If you disagree with a decision proposed by an executor or an executor is disagreeing with your proposed course of action, we can help you.
What is an Executor?
Executors are people appointed to act by the Will of a deceased person. Executors can sometimes also be referred to as Personal Representatives although this term has a wider meaning. Executors owe a number of duties.
In situations where a resolution cannot be reached, the court can intervene.
We assist with disputes between:
- Executors and beneficiaries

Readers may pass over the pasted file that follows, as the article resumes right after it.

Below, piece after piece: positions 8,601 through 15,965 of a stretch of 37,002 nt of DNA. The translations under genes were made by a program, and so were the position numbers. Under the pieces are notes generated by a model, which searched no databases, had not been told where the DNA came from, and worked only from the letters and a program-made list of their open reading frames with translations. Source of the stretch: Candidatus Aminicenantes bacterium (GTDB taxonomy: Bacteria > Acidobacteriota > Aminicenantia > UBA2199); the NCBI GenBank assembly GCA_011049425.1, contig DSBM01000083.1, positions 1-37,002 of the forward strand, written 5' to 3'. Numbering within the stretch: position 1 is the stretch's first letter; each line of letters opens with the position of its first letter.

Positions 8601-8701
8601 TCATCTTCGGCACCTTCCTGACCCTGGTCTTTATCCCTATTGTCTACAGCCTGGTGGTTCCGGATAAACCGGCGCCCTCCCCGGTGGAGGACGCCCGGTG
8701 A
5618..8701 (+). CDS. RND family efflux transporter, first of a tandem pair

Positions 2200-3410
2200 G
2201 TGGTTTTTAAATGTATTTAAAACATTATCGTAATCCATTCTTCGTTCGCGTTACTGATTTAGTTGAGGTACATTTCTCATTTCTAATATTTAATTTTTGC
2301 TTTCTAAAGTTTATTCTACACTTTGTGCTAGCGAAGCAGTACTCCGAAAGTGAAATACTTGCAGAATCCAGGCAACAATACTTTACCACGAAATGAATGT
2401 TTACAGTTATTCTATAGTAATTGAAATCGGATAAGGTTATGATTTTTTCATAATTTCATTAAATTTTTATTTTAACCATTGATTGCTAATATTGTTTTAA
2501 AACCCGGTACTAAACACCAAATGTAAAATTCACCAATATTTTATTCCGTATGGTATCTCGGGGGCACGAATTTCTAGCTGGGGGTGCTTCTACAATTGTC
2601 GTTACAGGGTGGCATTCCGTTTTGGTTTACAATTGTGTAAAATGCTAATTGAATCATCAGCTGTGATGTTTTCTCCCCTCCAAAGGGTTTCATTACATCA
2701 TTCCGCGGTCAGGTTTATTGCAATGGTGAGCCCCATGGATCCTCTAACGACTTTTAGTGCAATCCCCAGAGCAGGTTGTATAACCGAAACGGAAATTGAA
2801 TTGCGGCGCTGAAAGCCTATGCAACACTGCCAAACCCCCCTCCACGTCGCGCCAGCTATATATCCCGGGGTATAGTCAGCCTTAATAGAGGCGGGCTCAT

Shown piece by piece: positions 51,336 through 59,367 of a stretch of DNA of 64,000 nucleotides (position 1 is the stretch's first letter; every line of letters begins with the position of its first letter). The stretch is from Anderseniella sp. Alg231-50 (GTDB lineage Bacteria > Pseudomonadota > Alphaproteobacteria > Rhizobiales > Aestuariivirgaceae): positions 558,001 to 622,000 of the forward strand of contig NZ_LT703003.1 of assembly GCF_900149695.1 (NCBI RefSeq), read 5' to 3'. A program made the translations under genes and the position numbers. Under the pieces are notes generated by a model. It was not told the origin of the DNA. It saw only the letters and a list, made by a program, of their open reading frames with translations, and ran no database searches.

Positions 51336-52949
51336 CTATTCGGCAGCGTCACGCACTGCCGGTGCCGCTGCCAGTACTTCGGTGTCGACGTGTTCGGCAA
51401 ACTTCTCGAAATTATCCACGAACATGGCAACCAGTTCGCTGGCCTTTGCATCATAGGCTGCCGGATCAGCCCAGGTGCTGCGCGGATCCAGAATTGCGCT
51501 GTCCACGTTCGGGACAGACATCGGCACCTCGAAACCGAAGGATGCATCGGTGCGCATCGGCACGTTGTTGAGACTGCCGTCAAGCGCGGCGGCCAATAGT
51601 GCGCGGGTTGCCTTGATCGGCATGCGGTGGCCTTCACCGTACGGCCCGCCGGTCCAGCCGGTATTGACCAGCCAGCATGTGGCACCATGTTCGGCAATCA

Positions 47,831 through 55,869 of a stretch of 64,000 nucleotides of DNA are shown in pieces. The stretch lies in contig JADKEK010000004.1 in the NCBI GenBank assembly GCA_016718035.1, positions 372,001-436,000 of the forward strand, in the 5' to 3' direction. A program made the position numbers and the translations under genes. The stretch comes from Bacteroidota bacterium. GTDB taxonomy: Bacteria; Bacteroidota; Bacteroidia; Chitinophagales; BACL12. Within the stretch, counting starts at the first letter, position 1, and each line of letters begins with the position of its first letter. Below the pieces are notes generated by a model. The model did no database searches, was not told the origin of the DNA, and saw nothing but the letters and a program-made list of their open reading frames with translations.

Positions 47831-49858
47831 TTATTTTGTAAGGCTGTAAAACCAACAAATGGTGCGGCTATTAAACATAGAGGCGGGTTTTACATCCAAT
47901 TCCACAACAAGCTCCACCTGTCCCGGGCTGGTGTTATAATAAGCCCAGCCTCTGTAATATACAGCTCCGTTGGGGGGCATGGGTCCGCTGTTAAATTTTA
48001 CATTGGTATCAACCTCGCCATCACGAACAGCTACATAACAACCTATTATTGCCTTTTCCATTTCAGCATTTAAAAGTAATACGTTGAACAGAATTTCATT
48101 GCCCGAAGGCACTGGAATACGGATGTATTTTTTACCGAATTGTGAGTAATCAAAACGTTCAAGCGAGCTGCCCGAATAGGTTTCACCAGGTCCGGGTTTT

- Executors and Trustees
- Executors and those seeking to make a claim against the estate
Executors understand that beneficiaries under a Will are keen to ensure that the estate is being handled correctly, and in a timely fashion. Executors generally must deal with the administration of the estate within 12 months from the grant of probate although in some complex situations this may need to be longer (for example where there are complicated property transactions). Interest can accrue due to a beneficiary who has not received their entitlement under a Will after 12 months.
Executors can be personally liable to beneficiaries in certain circumstances, for example where they knew of a potential claim against the estate by the executor (perhaps under the Inheritance Act 1975) but distributed too soon and the estate no longer has the money to pay any award.